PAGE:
On the 16th, around 450 delegates gathered at the ‘Chandrashekhar Hall’ at the Salt Lake Stadium, where the dais was named after Rachel Corrie, the 23 year-old American woman who had been killed by the Israeli army while defending the Palestinian cause. The delegate session was preceded by a ceremony honouring the martyrs of the student movement. At a memorial to the martyrs, a flag was hoisted by Comrade Partha Ghosh, founder of the All Bengal Students Association and CC Member, CPI(ML), while students raised slogans promising to carry forward the struggles of Bhagat Singh, Ashu Majumdar and Chandrashekhar.

The delegate session began with the presentation of the draft report by the General Secretary. Following this, delegates divided themselves into six zones in order to conduct in-depth discussions on the draft. They debated about strategies to resist saffronisation and counter privatisation of education and unemployment. To counter the government’s excuse that it could not afford to provide unemployment allowances for lack of funds, students suggested that we should demand that the huge amounts of wealth amassed by the black economy should be confiscated and used to pay for unemployment allowances. Delegates stressed the need to bolster AISA’s organisational presence to match AISA’s powerful impact as a popular movement. They felt that at a time when the forces of globalisation and saffronisation were launching their ideological assault on young people, AISA should take on the role of being a popular medium of Marxist ideas. AISA should assimilate all sorts of progressive and democratic trends among students to emerge as the voice of common students on campuses.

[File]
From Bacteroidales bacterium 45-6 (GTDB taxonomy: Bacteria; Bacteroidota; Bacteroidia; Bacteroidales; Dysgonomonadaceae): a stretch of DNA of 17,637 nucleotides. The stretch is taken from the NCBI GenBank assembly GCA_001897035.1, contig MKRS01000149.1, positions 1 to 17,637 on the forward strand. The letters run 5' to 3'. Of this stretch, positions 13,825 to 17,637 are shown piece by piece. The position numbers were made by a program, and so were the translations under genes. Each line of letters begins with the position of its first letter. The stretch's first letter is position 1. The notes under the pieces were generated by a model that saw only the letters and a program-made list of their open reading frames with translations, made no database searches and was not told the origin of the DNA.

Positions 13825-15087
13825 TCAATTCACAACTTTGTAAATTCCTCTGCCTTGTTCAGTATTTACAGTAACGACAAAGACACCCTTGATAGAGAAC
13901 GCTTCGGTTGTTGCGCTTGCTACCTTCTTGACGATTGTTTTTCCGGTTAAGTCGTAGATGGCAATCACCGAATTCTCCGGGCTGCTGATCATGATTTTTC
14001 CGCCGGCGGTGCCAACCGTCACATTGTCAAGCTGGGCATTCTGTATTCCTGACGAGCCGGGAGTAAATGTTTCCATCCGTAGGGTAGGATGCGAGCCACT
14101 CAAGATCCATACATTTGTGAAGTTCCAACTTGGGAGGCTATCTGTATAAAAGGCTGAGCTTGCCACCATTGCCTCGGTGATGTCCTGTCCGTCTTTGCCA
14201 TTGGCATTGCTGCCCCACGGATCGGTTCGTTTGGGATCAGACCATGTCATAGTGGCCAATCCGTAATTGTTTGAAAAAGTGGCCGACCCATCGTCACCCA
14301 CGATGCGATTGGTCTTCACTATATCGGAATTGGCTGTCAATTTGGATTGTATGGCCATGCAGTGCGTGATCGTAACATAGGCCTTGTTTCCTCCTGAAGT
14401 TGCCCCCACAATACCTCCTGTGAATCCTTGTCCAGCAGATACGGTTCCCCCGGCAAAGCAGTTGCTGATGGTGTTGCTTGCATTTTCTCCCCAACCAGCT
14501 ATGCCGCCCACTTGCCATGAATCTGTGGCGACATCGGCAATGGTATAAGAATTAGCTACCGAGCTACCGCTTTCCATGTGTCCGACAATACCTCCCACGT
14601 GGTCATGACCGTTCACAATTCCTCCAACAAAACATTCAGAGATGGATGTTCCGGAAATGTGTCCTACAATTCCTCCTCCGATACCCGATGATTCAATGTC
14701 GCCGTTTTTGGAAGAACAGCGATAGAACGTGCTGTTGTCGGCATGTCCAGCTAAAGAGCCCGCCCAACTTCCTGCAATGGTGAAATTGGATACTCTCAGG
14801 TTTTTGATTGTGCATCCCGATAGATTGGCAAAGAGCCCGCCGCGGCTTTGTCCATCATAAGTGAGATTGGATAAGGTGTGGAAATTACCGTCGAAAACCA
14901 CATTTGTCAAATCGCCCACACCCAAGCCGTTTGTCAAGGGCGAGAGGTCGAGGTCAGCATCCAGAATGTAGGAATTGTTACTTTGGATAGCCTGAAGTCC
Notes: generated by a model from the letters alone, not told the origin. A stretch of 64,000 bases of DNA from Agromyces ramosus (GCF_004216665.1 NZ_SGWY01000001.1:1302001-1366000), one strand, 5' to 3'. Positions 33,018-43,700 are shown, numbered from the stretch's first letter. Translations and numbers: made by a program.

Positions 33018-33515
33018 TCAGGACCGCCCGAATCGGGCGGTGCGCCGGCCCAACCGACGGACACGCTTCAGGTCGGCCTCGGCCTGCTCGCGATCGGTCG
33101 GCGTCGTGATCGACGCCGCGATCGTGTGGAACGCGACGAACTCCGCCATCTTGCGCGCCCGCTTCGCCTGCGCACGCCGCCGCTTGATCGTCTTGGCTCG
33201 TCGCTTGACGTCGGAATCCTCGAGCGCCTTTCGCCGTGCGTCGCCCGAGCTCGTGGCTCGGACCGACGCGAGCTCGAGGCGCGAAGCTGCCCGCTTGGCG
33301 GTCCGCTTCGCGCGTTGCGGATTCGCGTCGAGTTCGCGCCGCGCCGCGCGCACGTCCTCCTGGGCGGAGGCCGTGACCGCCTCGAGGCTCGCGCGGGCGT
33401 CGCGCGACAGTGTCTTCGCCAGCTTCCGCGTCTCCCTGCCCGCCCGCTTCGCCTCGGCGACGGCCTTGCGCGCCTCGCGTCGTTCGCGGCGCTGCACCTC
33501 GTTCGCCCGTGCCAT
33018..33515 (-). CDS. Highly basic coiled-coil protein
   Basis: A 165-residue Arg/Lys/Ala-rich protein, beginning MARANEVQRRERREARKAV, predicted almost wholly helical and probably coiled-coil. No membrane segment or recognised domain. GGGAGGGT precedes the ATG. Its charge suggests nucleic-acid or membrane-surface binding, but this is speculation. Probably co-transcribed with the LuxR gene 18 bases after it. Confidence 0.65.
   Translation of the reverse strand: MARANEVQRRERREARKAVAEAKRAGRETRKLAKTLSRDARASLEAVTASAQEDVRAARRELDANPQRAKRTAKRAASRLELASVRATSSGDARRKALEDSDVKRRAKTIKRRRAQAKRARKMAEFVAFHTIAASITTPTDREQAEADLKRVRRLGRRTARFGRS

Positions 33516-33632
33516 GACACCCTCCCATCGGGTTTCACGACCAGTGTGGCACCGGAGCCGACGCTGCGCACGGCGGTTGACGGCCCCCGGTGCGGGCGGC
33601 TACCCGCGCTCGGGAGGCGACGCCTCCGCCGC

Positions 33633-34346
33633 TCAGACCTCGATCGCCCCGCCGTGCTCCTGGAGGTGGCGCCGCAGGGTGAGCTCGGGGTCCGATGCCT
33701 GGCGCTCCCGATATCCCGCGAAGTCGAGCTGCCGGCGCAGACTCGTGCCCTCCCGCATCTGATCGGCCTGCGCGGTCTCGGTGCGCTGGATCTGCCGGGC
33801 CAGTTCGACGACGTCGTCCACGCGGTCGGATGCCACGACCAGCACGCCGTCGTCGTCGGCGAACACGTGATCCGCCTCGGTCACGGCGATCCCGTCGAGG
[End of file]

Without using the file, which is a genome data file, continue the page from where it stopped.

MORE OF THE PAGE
The conference was marked by the participation of women delegates, whose number was significantly higher than in previous conferences. The Conference was also enlivened by energetic revolutionary songs in many languages by activists from various states, in particular cultural teams from Delhi, and Hirawal from Patna, which presented a play – ‘Ram Ram Gol Gol’. The Conference elected a National Council of 61 members and an Executive of 21. Kavita Krishnan and Sunil Yadav were re-elected as President and General Secretary, Indiresh Maikhuri, Balindra Saikia and Rajesh Sachan as Vice-Presidents, Ravi Rai, Abhyuday and Manish as Secretaries and Srikant as Propaganda Secretary.

Resolving to conduct a nationwide movement against the policies of privatisation and saffronisation of education, the Conference called upon people to expose the Sangh’s gameplan of getting a mandate in 3 states in the name of development, only to impose its saffron agenda surreptitiously. The Conference called for a militant resistance to the nexus of corrupt politicians, bureaucrats and criminals, and demanded the highest possible punishment for scamsters like Ranjeet ‘Don’ and his protectors, the politicians across the political spectrum, who have played with the future of thousands of young people. The Conference called upon students to defeat the forces of imperialism and communal fascism, and build a united struggle for a new and better India. ?